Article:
Alternatively, we’d recommend checking out these Irish hostelling organisations: Hostels International Northern Ireland (www.hini.org.uk), Independent Holiday Hostels of Ireland (www.hostels-ireland.com/) and Hostels Ireland (www.anoige.ie/).
If you’d rather tour Ireland the easy way, you can book a ready-made backpackers tour - which will include all transport and accommodation, plus a personal guide and a ready-made set of travelling chums. There are many different tour companies to choose from offering anything from a one-day tour to 12 day extravaganzas. The tours take in varying spots of Ireland, so do some research and pick the one that’s right for you.
We suggest trying these major companies for an idea of what’s on offer: Over The Top Tours (www.overthetoptours.com), Shamrocker (www.shamrockeradventures.com) and Paddywagon Tours (www.paddywagontours.com). You can also take a tour directly from Edinburgh with Celtic Adventures (www.celticadventures.com).
Ireland is a fairly easy country to navigate, with a good transport system running through most central areas. The Irish Government advocates maximum usage of public transport. For help and advice on getting around, the CIE Group website is a good place to start, (www.cie.ie). For additional information and help with journeys visit Irish Rail (www.irishrail.ie/), Bus Eirann (www.buseirann.ie/), Dublin Bus (www.dublinbus.i.e/) and Traslink (www.translink.co.uk).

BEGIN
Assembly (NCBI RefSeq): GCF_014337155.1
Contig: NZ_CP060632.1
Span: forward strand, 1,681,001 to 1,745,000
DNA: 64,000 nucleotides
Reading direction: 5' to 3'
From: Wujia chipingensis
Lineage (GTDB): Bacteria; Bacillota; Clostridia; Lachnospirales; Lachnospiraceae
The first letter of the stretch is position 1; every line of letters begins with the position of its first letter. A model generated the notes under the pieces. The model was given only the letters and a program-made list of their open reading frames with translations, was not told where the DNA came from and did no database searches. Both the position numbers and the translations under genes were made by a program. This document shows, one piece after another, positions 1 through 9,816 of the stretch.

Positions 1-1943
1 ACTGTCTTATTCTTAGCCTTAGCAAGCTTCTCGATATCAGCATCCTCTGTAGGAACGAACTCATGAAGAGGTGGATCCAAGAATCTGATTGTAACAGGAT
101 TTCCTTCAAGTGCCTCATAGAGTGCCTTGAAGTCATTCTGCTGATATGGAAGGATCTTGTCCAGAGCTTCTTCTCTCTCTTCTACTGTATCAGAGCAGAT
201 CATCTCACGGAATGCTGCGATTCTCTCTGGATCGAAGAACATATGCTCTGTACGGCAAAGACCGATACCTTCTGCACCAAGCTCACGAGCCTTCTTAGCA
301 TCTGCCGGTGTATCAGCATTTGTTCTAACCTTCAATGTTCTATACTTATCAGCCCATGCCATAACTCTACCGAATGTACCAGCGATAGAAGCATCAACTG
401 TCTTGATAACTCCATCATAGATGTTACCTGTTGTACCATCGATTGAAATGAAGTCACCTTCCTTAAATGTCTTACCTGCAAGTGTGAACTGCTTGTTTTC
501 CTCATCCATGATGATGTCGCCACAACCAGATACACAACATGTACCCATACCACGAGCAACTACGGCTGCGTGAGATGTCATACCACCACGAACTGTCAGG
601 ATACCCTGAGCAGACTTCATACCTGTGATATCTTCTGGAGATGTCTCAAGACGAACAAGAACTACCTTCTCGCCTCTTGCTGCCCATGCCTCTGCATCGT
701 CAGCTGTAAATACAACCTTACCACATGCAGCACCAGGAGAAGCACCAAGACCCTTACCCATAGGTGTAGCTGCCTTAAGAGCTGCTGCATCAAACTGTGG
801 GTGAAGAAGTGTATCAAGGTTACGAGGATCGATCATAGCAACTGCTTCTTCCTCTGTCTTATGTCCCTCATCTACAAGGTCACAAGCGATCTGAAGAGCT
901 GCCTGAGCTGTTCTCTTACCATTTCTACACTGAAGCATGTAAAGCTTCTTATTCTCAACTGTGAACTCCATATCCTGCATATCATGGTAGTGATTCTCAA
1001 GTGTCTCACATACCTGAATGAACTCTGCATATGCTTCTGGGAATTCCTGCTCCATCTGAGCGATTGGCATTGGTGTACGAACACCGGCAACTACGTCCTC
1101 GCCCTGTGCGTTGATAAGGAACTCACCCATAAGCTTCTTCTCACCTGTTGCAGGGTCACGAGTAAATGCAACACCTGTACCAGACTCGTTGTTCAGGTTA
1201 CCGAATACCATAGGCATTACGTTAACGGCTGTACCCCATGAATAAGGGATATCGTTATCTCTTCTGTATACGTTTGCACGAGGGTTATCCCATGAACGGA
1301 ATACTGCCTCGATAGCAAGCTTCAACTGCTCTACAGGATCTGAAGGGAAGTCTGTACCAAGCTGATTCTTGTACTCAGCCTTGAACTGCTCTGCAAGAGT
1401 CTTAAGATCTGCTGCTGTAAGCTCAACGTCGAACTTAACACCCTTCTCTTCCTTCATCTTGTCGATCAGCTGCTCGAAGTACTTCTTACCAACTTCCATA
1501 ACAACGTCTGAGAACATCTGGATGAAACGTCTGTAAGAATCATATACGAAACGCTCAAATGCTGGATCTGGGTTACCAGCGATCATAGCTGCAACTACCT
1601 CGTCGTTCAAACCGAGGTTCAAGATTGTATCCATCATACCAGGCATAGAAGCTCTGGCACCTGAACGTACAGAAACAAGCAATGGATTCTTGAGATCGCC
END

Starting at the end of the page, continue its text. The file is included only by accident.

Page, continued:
Alternatively, for fun-days out why not book a special one-day bus tour with one of the companies mentioned above or try one of the famous Belfast Black Taxi Tours, www.belfasttours.com
Top tips and useful websites:
Remember Ireland uses the Euro, so you’ll need to change your Scottish bank notes for the journey. Local Post Offices will do this on-the-spot and free of charge. Always carry an acceptable form of photographic identification when travelling between the UK and Ireland. Pick up a good travel guide before you get there and try and plan in advance the places you’d like to see - that way you can make the most of your time there. Dublin and Belfast are the key Irish cities, try www.visitdublin.com and www.gotobelfast.com. For good general information visit www.discoverireland.com